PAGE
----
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Title:Area-constrained frequency estimation for focal plane arrays
Author(s):Geng, Hanfei
Advisor(s):Shanbhag, Naresh
Department / Program:Electrical & Computer Eng
Discipline:Electrical & Computer Engr
Degree Granting Institution:University of Illinois at Urbana-Champaign
Degree:M.S.
Genre:Thesis
Subject(s):joint frequency detection and parameter estimation
discrete Fourier transform
discrete Hartley transform
Abstract:This thesis focuses on the problem of detecting the frequency and amplitude of signals generated by focal plane array (FPA) on a per-pixel basis, i.e., pixel-matched processing. Addressing this problem requires the design of signal processing algorithms and circuit architectures subject to stringent area constraints imposed by the pixel pitch, e.g., 144um2. Imaging systems incorporating FPAs with such pixel-matched processors will be able to perform real-time, energy-efficient and low-latency feature extraction in a massively parallel manner. Classical approaches to sinusoidal frequency estimation and detection such as those based on the Discrete Fourier Transform (DFT) and its complexity-reduced version, the Fast Fourier Transform (FFT), are unsuitable for this application their use of complex-valued coefficients/weights. In this thesis, we study the detection performance of the Discrete Hartley Transform (DHT) in addition to its variants which employ real-valued weights, as possible alternatives to the DFT. Our analysis indicates that thresholding the block averaged squared magnitude of the DHT samples generates a detection accuracy close to that of the DFT. However, the DHT suffers from the singularity problem (detection failure) when the frequency of the input is perfectly aligned with one of the frequency bins. To solve the singularity problem, we propose two variants of the DHT: the Dithered Discrete Hartley Transform (D-DHT) and the Jittered Discrete Hartley Transform (J-DHT). Both variants solve the singularity problem by spreading the input signal energy across the signal spectrum. However, due to its narrower spreading effect, the D-DHT requires 2x fewer computations than the J-DHT to match the detection accuracy of the DFT. Employing fixed-point analysis, we determine the minimum precision requirements for the D-DHT and the DFT when mapped to the direct dot-product (DP) architecture. The minimum precision values for the input, weight, and the accumulator is combined with the area estimates of a 1-bit full adder (FA) and a 1-bit register in a 65 nm CMOS process to obtain the area costs of the D-DHT and the DFT. Results show that the D-DHT achieves ~2x area reduction over the DFT with no significant impact on detection accuracy. However, D-DHT's area is still ~3x greater than the pixel pitch. Since the FPA sampling rates are at least an order-of-magnitude lower than the maximum throughput achievable by a multiply-accumulate (MAC) unit in 65 nm CMOS process, our study suggests the use of bit-serial time-multiplexed K-pixel D-DHT architecture as a reasonable solution.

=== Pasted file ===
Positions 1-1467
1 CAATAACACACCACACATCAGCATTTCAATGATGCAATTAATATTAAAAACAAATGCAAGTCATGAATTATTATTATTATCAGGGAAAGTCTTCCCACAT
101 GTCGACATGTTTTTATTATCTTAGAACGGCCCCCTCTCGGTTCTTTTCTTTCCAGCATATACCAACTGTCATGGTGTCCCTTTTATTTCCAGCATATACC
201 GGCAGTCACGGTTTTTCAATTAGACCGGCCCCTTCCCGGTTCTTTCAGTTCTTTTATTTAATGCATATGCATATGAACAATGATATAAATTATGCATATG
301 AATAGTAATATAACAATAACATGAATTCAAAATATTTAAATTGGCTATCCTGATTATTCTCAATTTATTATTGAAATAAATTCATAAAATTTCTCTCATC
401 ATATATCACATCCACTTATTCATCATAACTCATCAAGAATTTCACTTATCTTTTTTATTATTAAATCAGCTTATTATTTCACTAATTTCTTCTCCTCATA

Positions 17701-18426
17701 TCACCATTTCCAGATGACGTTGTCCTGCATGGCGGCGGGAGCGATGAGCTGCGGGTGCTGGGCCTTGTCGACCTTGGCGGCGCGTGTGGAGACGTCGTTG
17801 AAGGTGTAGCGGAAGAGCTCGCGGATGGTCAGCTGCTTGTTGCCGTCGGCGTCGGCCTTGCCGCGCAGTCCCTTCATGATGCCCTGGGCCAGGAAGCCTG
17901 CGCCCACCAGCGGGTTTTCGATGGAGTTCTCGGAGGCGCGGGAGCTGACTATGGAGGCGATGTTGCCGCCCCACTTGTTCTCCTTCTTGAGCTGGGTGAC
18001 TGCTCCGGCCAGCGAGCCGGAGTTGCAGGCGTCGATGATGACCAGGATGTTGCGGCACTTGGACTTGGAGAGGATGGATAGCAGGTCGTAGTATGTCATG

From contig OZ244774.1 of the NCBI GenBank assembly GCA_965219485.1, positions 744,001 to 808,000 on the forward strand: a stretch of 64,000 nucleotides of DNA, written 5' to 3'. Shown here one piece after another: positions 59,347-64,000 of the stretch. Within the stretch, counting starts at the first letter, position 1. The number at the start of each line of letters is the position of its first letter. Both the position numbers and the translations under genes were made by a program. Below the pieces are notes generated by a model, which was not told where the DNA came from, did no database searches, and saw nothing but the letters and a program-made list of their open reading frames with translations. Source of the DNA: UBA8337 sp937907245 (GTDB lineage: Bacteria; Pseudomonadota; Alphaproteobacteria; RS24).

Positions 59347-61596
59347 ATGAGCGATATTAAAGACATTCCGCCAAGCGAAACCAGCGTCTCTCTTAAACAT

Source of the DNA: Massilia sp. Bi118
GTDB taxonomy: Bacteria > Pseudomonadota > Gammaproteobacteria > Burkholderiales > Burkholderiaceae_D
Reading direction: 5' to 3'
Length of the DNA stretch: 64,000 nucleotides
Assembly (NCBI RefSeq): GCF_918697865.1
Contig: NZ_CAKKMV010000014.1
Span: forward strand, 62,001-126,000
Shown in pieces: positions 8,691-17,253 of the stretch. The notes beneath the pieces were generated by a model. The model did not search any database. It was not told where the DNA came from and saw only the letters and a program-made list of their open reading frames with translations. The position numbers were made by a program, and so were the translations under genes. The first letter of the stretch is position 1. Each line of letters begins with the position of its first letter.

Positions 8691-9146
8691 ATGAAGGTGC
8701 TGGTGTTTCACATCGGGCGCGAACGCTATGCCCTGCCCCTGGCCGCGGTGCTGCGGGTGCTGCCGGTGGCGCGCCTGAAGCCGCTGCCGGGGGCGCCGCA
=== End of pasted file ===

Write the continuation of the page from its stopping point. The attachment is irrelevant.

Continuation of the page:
Issue Date:2021-04-27
Type:Thesis
URI:http://hdl.handle.net/2142/110578
Rights Information:Copyright 2021 Hanfei Geng
Date Available in IDEALS:2021-09-17
Date Deposited:2021-05


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